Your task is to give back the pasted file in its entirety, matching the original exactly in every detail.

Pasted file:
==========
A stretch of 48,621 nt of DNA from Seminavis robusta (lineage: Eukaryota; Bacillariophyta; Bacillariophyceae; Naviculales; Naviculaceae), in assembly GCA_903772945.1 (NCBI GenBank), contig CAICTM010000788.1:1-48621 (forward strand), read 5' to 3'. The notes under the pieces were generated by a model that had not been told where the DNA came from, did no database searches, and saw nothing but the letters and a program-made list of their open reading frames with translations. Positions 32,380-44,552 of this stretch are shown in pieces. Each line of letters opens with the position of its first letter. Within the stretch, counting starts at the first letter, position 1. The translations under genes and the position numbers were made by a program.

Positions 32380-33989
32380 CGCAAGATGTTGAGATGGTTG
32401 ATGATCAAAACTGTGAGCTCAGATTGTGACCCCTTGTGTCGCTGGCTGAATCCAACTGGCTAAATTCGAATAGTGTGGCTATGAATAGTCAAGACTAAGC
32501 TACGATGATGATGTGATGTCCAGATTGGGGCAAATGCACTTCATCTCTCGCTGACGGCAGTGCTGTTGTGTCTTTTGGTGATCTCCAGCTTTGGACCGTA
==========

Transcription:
A stretch of 48,621 nt of DNA from Seminavis robusta (lineage: Eukaryota; Bacillariophyta; Bacillariophyceae; Naviculales; Naviculaceae), in assembly GCA_903772945.1 (NCBI GenBank), contig CAICTM010000788.1:1-48621 (forward strand), read 5' to 3'. The notes under the pieces were generated by a model that had not been told where the DNA came from, did no database searches, and saw nothing but the letters and a program-made list of their open reading frames with translations. Positions 32,380-44,552 of this stretch are shown in pieces. Each line of letters opens with the position of its first letter. Within the stretch, counting starts at the first letter, position 1. The translations under genes and the position numbers were made by a program.

Positions 32380-33989
32380 CGCAAGATGTTGAGATGGTTG
32401 ATGATCAAAACTGTGAGCTCAGATTGTGACCCCTTGTGTCGCTGGCTGAATCCAACTGGCTAAATTCGAATAGTGTGGCTATGAATAGTCAAGACTAAGC
32501 TACGATGATGATGTGATGTCCAGATTGGGGCAAATGCACTTCATCTCTCGCTGACGGCAGTGCTGTTGTGTCTTTTGGTGATCTCCAGCTTTGGACCGTA